Last night, I watched the documentary Jesus Camp. I was told by multiple people that it was very difficult to watch–and it was. I was surfing the web about the movie this morning and read the site by the people who ran the church. They said they didn’t understand why it had a PG-13 rating or understand why it made people uncomfortable. I’m sure many people have written long in-depth reviews and criticisms of the movie. That’s not my goal here, nor do I think I have enough words. I haven’t even fully digested a lot of the movie–I need to think on it for a while. But I do want to say a few of many reasons it made me uncomfortable.
Starting with a mother who said that she felt her children were on loan to her from god. I don’t have children, but I can’t imagine telling them that they were anyone’s but mine. I can’t imagine telling them that someone loved them more than I did.
Then, these parents send their children to this camp, to worship a god who they claim will love them unconditionally no matter what, and give them this so called gift of grace. But in order to get this love, these children have to “give up everything” and be willing to “lay down their life” for god. Well these fluffy words are just a nice way of saying god loves you even though you are a piece of shit. And you better believe that you are a worthless piece of shit because you were born a bad person, even though your god has a special plan for you. But once you start believing in god you’re not a piece of shit anymore, so isn’t that a really nice gift??? These children are laying on the ground crying about what awful people they are, and this is the parents idea of character building. It is just disgusting to me.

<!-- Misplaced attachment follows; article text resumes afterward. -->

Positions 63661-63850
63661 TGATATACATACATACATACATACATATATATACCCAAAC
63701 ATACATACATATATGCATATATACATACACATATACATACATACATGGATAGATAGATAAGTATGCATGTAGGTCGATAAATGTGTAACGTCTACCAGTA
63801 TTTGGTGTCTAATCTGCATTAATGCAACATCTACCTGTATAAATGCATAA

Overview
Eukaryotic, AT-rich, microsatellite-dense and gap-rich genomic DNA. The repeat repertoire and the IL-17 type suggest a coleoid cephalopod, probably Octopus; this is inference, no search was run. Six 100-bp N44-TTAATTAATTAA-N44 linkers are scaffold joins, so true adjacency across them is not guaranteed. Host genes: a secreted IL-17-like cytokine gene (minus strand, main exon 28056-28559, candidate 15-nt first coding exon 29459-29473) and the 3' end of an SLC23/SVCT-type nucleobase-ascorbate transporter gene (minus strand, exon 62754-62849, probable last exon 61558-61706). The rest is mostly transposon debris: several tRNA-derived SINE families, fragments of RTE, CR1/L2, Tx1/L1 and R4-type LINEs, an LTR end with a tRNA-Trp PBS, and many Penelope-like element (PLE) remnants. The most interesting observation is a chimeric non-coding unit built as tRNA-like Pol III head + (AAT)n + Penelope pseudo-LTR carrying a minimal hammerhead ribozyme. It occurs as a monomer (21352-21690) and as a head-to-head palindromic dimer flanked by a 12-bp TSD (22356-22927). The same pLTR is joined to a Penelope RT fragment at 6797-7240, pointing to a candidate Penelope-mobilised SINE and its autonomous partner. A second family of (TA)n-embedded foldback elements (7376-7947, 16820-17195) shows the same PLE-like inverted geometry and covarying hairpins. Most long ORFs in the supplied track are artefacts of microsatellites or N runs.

When I was first becoming an atheist, I wasn’t sure how I felt about not telling my future kids things like, Jesus loves you. But now I am perfectly okay with it. It starts as something cute and nice but turns into a toxic disease. I’d much rather my children learn to appreciate their family, the days they have, and love themselves for who they are. If I send my kids to camp, it will be the kind where they work on team work and go canoeing and rock climbing and tell ghost stories. Not where they grow a relationship with a passive aggressive god who demands them to leave everything behind.